Here’s a photo I posted on Facebook a few days ago. It’s me during the manic days that lead up to a storm. I left work tonight exhausted even though we all know I don’t really do any physical labor (does map pointing count?).
The Hurricane Center’s forecast features the “Cone of Uncertainty.” The name describes it fittingly, but it’s still a dumb name because everyone immediately thinks of Get Smart.
The cone starts narrow and widens over time. The idea is the farther out a forecast goes the more fudge factor is necessary. With Hurricane Earl as close as it is we are now on the outside of the narrow end of the cone. There is nearly no chance of Earl hitting Connecticut directly.
My friend Ryan who forecasts for Channel 30 tweeted:
Tomorrow evening will look like any other “rainy night”. I don’t expect any damage or anything more than isolated power problems.
He very well could be right though he is a shade more optimistic than I am. A nasty rainy night sounds more reasonable to me, but we are separated by shades. I do expect there will be some gusty winds especially in Southeastern Connecticut. Isolated power problems? Absolutely.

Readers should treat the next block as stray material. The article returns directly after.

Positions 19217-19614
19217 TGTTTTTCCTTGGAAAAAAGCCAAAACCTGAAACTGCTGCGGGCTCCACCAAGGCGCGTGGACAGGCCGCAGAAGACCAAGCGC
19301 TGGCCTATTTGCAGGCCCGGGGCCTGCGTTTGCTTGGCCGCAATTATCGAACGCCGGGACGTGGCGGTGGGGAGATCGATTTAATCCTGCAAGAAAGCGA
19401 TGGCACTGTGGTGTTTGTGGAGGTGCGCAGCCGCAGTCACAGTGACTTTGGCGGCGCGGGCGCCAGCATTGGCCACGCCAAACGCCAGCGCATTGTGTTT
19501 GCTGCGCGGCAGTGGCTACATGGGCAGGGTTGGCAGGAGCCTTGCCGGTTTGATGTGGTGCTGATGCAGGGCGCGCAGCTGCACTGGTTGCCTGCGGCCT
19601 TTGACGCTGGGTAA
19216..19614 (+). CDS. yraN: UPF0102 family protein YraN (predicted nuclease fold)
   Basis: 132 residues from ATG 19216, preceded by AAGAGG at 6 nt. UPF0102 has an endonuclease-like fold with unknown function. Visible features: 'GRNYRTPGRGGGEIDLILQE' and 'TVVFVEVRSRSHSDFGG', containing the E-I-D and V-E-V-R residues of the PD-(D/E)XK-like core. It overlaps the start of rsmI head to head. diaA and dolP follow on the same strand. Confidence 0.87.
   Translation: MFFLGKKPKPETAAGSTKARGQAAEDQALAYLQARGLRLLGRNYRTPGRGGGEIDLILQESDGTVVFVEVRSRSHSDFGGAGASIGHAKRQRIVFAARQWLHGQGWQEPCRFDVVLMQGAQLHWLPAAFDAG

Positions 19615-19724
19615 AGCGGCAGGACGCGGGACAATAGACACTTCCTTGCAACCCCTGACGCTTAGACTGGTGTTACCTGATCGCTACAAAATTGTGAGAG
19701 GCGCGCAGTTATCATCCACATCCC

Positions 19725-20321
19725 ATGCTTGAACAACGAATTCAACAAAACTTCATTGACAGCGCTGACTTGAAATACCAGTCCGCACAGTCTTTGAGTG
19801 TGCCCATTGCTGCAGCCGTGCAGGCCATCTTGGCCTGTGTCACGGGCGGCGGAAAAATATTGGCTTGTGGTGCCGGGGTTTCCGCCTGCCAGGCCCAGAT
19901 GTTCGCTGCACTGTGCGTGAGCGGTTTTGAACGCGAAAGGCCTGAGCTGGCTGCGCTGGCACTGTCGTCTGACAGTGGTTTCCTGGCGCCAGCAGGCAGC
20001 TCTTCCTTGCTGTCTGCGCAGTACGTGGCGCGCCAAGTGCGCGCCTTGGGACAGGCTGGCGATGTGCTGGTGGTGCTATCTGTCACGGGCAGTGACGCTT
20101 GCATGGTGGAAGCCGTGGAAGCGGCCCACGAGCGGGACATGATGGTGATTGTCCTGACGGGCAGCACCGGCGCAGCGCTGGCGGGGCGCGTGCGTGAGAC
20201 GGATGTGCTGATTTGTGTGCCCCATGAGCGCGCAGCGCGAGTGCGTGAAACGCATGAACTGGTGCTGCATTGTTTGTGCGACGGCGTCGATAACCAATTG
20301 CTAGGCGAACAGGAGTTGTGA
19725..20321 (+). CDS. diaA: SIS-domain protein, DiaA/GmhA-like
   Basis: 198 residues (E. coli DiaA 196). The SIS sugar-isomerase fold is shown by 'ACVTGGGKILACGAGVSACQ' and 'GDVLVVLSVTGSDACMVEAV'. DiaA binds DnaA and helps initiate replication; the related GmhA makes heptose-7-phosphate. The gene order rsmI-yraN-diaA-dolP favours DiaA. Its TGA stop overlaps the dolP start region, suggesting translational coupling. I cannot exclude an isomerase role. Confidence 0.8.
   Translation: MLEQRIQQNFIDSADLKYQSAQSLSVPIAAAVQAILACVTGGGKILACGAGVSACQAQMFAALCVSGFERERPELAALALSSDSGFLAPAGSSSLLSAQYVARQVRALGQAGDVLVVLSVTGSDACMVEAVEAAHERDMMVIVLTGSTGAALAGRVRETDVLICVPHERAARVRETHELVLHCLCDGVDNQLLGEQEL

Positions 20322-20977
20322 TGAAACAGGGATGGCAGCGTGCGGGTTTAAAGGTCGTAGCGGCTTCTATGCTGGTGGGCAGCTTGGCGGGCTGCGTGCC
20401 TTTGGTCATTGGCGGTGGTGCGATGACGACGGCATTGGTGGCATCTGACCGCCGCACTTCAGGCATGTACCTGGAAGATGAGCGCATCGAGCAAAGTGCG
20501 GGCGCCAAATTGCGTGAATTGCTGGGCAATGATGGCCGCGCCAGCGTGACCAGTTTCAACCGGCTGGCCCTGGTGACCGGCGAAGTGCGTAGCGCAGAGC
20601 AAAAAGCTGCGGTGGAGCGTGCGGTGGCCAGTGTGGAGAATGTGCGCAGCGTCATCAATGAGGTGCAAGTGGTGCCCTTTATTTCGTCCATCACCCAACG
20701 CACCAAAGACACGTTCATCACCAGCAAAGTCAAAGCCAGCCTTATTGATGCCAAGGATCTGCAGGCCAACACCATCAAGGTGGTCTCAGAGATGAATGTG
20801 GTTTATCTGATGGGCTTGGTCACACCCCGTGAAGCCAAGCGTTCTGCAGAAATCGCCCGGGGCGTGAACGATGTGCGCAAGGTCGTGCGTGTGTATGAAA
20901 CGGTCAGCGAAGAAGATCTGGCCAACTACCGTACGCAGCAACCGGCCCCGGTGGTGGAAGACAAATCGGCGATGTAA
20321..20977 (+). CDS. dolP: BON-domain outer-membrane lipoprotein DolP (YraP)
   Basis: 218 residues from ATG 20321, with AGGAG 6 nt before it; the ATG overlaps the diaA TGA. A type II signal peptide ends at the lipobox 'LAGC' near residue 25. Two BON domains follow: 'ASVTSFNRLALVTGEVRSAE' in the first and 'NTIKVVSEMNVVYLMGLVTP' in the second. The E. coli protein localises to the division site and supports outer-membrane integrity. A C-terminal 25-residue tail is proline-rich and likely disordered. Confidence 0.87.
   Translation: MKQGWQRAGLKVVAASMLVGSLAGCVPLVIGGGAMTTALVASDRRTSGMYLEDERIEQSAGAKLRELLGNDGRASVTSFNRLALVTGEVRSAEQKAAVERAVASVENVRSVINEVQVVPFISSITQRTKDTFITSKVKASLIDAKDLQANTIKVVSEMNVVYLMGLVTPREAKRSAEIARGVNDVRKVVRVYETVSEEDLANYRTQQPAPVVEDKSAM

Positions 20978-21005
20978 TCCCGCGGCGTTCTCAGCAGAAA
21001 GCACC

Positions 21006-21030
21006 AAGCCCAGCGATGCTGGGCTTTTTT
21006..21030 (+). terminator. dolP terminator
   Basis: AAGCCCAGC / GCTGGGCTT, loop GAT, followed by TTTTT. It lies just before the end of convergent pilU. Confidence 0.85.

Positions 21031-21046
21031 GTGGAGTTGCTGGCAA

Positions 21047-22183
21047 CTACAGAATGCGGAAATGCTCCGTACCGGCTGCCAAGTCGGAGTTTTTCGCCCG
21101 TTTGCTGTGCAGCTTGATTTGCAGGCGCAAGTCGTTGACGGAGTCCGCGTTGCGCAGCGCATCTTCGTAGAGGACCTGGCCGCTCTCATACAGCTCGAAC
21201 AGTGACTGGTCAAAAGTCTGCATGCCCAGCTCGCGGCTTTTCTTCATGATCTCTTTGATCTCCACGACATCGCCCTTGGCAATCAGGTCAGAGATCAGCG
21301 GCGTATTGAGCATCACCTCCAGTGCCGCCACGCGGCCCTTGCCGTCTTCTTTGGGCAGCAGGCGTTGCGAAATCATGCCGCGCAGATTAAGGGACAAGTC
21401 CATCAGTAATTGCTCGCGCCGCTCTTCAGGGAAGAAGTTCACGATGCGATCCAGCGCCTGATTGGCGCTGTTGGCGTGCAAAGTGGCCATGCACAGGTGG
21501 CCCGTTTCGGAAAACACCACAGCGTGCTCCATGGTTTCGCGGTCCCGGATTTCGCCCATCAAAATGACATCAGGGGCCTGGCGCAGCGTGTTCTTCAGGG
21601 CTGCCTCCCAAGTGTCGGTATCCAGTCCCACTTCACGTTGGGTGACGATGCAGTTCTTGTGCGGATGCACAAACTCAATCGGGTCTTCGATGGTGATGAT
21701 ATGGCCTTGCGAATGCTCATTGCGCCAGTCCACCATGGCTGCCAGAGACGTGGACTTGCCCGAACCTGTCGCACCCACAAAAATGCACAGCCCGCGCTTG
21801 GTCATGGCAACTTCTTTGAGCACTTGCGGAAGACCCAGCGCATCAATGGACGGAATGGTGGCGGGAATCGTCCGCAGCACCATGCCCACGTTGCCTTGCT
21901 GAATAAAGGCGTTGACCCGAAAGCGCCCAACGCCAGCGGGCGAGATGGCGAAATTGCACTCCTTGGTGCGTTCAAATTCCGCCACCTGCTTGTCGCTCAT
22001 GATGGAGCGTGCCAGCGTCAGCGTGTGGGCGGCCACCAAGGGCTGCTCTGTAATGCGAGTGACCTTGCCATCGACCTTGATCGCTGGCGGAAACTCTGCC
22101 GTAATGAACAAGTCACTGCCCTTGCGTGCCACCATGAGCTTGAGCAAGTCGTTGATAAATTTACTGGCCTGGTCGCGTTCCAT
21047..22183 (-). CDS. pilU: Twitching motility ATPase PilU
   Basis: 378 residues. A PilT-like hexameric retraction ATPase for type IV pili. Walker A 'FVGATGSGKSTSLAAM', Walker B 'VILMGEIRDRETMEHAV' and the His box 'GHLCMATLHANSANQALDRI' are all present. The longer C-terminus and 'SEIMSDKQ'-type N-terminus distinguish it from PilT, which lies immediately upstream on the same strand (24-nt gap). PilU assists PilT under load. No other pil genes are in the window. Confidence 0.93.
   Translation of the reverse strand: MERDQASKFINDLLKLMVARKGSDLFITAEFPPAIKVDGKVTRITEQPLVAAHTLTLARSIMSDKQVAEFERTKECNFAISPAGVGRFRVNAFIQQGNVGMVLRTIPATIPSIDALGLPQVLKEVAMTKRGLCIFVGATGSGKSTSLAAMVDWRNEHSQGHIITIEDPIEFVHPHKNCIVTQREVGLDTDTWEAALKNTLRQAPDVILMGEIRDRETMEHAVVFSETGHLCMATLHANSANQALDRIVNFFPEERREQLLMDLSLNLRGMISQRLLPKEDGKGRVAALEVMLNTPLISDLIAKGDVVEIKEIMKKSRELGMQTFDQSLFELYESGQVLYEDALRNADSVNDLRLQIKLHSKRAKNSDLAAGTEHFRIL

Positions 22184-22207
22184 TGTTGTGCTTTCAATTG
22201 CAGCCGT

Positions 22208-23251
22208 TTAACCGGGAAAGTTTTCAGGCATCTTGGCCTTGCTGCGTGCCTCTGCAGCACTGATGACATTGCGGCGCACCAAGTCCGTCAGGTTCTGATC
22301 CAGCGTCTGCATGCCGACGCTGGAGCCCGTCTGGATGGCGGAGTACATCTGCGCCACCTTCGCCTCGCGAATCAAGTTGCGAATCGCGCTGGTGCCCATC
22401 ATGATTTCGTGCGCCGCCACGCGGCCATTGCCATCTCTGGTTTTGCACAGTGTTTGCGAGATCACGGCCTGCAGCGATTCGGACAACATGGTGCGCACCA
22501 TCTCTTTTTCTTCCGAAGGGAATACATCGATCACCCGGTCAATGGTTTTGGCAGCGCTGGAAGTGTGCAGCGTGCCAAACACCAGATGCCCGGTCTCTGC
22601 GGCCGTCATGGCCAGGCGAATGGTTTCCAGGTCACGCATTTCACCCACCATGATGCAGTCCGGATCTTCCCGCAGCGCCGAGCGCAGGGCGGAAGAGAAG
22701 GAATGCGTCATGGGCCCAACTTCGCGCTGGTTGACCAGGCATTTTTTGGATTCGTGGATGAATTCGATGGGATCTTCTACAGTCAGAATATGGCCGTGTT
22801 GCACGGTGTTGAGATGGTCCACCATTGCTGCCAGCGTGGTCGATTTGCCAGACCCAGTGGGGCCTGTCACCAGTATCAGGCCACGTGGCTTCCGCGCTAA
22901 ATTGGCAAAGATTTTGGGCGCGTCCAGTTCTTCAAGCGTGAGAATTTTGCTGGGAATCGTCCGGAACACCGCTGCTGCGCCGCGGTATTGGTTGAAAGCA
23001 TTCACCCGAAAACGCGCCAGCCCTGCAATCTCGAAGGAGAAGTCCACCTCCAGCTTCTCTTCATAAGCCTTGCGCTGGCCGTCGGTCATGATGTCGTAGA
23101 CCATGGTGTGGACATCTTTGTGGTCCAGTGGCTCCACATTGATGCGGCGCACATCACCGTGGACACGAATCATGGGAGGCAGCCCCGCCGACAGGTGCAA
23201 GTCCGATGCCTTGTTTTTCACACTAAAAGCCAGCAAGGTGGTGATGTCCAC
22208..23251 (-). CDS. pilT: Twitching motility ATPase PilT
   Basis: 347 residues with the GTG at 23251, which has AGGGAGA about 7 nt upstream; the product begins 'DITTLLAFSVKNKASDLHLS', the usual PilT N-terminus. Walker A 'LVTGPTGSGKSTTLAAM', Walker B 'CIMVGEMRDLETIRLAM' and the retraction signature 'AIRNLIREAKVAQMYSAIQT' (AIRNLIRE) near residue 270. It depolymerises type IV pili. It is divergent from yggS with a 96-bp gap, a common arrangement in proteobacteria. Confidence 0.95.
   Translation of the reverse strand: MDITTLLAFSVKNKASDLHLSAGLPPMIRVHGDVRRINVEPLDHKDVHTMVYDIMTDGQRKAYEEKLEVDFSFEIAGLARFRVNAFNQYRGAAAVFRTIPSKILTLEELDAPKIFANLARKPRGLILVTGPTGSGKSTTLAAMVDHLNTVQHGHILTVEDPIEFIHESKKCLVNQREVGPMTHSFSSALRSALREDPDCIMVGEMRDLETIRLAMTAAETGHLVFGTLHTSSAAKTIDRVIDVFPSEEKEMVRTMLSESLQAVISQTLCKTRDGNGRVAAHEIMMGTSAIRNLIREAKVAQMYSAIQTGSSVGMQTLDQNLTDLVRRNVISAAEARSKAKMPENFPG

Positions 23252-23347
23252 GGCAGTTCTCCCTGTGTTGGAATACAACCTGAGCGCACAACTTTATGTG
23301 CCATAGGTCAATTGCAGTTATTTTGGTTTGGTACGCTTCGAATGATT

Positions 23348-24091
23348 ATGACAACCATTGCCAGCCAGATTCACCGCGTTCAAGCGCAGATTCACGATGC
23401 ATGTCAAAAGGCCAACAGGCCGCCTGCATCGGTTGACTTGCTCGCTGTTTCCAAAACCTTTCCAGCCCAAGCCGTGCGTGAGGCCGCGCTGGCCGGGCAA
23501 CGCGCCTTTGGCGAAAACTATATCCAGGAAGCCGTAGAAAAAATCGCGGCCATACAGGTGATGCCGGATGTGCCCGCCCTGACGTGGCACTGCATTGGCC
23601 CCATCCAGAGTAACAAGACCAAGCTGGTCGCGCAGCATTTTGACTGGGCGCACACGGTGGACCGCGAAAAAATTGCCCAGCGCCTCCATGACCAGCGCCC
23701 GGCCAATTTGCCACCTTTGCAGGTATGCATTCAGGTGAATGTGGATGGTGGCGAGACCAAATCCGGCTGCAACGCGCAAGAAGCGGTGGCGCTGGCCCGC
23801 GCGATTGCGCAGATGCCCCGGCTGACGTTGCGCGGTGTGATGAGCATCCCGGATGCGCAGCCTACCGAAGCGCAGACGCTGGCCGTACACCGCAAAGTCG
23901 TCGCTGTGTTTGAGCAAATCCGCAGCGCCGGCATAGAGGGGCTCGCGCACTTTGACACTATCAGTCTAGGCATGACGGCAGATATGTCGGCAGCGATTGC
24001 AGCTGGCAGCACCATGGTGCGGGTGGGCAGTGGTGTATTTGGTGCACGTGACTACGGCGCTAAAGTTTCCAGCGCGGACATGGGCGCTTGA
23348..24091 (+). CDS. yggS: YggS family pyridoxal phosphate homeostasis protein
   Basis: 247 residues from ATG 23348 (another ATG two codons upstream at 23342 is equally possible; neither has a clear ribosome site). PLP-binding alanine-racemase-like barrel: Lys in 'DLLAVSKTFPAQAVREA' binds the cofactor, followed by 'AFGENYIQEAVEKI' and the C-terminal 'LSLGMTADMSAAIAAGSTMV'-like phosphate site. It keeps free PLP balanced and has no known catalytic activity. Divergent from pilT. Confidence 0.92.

In any event Ryan and I and every other meteorologist around has done their best to allay fears. There may be people at the TV stations who’d like the storm’s impact perceived larger than it is. None of them work in weather.
I got an email this evening from Bob, a writer friend in Guilford.
Your blog pics of that storm, and your awestruck description of it, seriously scare the hell out of me.
Is that the impression I left? Though most casual viewers only remember the big storms I look at them all–even those six hour wonders that get named then deteriorate in under a day! Hurricane Earl was (it isn’t anymore) an exceptional work of nature. It had everything you should fear from a hurricane except a threatening path.
Now the waiting begins. The forecast will hardly change unless Earl totally flies by without saying hello.
There is little as satisfying as nailing the forecast. You probably don’t remember the storms I downplay as much as the ones forecast to strike. You would if I was wrong!